Forbes have similar tables going back over the last five years, and I guess they reflect what we already know about the difficulty EFC has in holding its own with the current financial business model that has been in place through most of the Kenwright era. Does our recent slide down the table reflect the fact that there are no more assets left to liquify?
On the one hand, it is really quite remarkable that the club is where it is given the lack of heavy-duty investment, and so we must give credit to the Board for holding the ship steady-ish amidst the hurly-burly of life near the top. It reflects too the incredible value of the Finch Farm investment and the talent production line that is the Everton Academy.
People bemoan lack of investment by the Board of Directors but the reality is that securing an ever-increasing line of debt is what it has all been about. But you have to wonder: is this model sustainable as we go forward? What of the credit crunch, the recession, and the presumably inevitable impact on revenues and any further increases in the line of credit?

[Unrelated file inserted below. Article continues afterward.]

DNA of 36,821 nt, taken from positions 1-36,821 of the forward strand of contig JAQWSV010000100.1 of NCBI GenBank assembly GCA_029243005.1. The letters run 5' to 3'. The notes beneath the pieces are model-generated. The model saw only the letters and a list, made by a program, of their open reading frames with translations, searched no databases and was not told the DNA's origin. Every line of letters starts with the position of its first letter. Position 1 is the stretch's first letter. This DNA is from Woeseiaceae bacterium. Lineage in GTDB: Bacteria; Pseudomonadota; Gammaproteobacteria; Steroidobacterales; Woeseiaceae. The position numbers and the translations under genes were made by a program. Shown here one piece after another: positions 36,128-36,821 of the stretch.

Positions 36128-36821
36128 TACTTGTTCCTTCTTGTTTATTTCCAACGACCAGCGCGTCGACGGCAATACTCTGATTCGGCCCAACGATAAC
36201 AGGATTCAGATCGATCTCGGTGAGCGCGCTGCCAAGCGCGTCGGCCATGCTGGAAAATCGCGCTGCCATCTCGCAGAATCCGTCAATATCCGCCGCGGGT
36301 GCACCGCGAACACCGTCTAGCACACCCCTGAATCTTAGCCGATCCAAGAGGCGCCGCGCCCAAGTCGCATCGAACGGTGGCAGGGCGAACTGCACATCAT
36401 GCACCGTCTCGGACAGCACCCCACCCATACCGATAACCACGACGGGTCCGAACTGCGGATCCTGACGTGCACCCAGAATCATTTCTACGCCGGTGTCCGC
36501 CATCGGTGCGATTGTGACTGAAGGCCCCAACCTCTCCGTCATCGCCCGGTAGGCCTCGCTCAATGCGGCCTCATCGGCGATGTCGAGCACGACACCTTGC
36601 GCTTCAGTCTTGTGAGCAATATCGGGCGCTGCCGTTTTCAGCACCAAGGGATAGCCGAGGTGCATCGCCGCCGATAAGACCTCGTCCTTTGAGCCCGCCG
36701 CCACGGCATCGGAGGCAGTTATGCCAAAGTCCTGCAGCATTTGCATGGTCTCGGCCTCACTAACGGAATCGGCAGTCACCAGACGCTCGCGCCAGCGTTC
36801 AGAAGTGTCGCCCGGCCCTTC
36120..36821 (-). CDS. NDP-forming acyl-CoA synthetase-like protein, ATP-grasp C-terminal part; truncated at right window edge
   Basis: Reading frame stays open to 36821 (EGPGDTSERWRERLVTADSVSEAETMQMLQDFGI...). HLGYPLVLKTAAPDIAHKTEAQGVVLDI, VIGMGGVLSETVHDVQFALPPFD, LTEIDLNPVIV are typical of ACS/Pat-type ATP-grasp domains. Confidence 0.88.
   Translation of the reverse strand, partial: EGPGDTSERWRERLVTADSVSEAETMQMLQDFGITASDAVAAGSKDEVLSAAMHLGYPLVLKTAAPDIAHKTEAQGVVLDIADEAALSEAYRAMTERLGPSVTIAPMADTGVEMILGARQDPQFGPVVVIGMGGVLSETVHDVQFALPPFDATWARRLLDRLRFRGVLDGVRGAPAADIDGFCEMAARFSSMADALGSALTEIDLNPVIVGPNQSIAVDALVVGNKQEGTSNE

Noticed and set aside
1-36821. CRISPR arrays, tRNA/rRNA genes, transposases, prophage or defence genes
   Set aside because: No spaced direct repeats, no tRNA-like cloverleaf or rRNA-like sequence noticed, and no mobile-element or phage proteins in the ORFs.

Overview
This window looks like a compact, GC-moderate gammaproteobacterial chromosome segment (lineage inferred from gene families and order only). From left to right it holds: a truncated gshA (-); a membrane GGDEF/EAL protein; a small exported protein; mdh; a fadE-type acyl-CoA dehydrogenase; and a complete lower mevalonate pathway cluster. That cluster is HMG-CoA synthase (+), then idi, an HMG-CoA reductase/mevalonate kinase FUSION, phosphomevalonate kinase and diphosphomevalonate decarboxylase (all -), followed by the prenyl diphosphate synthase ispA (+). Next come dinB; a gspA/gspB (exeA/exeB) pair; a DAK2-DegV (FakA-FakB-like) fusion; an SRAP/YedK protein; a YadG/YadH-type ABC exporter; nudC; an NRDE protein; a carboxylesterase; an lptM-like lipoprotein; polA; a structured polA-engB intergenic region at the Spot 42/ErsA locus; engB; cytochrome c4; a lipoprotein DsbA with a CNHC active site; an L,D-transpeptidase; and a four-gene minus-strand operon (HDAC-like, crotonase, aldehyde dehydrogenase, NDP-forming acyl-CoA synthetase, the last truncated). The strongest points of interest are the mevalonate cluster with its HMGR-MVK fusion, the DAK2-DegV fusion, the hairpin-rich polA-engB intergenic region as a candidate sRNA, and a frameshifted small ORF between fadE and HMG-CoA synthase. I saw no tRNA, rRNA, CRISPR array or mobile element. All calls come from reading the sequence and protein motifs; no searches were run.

One thing I perhaps have neglected is the dramatic fall in the value of the pound against the dollar over the last year... although this should affect all (English) clubs the same, I assume. Still that should not have affected the increase in debt, from 30% to 49% in just one year. Which makes all those calculations about selling AJ and McFadden to buy the Big Fella somewhat moot — where the hell has all that extra money gone?
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